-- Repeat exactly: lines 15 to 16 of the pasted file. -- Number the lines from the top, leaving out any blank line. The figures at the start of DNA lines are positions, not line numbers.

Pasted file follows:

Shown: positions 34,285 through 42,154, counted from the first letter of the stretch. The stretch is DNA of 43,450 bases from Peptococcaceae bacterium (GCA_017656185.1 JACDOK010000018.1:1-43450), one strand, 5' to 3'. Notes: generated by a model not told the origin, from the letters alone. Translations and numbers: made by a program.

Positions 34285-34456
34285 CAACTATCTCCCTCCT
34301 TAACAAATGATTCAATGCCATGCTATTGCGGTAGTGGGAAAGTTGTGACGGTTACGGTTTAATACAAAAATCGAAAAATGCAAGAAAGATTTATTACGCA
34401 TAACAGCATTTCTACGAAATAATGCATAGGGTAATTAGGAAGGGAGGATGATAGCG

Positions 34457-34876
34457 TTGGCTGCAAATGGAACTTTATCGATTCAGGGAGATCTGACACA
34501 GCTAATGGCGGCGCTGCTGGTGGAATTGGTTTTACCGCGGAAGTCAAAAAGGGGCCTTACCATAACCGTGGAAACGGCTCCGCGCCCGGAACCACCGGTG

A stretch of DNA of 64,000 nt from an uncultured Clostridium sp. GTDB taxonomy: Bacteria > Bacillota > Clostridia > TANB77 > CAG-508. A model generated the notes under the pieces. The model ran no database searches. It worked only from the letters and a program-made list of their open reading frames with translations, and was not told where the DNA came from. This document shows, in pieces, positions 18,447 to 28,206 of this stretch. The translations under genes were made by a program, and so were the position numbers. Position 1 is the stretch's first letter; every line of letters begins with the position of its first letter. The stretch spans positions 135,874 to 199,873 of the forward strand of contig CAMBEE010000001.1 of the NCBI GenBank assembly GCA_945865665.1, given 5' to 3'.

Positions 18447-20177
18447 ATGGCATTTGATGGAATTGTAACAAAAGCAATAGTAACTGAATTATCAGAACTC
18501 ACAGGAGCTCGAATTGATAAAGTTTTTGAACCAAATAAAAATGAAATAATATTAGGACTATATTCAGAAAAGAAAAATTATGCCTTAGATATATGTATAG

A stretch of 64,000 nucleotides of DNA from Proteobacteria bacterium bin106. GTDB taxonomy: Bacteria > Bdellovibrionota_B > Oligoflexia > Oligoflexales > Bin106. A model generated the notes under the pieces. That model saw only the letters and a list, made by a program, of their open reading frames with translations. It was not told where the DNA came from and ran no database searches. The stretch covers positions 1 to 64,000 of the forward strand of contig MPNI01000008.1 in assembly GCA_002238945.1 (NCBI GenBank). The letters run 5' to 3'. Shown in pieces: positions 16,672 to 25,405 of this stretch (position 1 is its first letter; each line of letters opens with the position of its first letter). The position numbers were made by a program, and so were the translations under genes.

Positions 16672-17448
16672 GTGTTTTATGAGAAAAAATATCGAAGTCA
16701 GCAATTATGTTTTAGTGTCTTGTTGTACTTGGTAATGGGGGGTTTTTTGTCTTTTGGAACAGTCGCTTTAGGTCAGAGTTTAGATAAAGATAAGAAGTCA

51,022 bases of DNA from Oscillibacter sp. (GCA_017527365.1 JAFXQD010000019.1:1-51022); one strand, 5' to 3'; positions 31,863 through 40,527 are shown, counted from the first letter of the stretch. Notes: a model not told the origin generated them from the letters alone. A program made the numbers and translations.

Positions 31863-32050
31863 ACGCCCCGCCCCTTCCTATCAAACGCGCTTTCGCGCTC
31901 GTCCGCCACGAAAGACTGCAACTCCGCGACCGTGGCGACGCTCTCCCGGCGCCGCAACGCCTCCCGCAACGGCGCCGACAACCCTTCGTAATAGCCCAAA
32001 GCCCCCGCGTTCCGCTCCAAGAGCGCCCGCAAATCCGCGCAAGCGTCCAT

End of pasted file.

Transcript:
16672 GTGTTTTATGAGAAAAAATATCGAAGTCA
16701 GCAATTATGTTTTAGTGTCTTGTTGTACTTGGTAATGGGGGGTTTTTTGTCTTTTGGAACAGTCGCTTTAGGTCAGAGTTTAGATAAAGATAAGAAGTCA